The Financial Stability Board (FSB) has published a letter from its Chairman, Mark Carney, which reports on the progress it has made as the G20 Brisbane summit approaches.
The letter makes four key points:
- during the Australian G20 presidency, work remains on track to substantially complete the job of fixing the fault lines that underlay the financial crisis;
- the support of Ministers and Governors is essential to meet the target of ending too-big-to-fail for the Brisbane summit;
- the FSB is building a system that combines common international standards, consistent implementation and where appropriate deferral to each other’s approaches; and
- as we move toward the conclusion of this phase of financial reform, the FSB will adjust focus, away from the design of standards to fix the fault lines that caused the crisis and towards new and constantly evolving risks and vulnerabilities.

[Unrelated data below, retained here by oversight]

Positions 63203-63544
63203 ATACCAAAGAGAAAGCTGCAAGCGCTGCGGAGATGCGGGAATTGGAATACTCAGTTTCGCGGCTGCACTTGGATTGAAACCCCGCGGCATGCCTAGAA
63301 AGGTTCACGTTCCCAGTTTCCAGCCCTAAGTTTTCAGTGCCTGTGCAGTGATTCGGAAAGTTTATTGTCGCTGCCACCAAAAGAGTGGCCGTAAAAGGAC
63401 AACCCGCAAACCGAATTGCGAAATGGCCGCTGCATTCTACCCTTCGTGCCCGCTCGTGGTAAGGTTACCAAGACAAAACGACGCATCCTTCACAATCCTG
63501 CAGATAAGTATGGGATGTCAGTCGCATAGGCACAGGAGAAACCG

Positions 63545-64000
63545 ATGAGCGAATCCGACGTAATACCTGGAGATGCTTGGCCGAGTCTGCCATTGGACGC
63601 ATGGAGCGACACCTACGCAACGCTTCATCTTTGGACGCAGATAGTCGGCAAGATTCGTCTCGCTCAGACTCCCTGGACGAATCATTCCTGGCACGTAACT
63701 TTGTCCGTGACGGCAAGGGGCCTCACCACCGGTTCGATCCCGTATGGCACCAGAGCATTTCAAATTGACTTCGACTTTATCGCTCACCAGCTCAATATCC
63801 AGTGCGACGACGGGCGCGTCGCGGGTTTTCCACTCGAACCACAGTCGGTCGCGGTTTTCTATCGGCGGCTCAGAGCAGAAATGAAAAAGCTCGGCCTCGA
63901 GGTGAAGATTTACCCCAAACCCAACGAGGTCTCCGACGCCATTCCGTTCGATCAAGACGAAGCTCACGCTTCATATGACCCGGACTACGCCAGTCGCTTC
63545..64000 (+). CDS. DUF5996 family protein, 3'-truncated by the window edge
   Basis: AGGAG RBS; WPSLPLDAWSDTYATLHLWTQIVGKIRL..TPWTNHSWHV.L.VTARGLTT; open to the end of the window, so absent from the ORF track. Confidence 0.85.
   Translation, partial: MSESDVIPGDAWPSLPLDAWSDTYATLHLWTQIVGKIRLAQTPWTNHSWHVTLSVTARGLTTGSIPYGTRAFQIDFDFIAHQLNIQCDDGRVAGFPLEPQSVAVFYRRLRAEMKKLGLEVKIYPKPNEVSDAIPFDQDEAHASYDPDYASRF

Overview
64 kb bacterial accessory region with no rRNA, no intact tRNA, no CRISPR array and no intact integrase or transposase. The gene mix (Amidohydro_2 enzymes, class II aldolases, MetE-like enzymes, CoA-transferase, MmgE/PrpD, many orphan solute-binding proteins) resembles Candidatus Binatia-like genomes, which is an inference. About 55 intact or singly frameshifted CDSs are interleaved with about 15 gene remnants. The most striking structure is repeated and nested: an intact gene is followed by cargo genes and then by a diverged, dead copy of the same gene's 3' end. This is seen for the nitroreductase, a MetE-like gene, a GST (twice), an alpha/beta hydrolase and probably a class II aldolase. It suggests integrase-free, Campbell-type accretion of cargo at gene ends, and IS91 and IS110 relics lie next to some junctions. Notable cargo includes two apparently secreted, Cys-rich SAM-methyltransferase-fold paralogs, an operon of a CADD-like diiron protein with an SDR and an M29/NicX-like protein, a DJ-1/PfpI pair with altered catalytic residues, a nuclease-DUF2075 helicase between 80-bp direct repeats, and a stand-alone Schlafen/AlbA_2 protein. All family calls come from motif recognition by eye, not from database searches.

In relation to ending too-big-to-fail the letter discusses the following two proposals, on which material progress has been made, but agreement has not yet been reached:
- a common standard for total loss absorbing capacity for globally systemic banks; and
- cross-border recognition of resolution actions regarding contractual stays.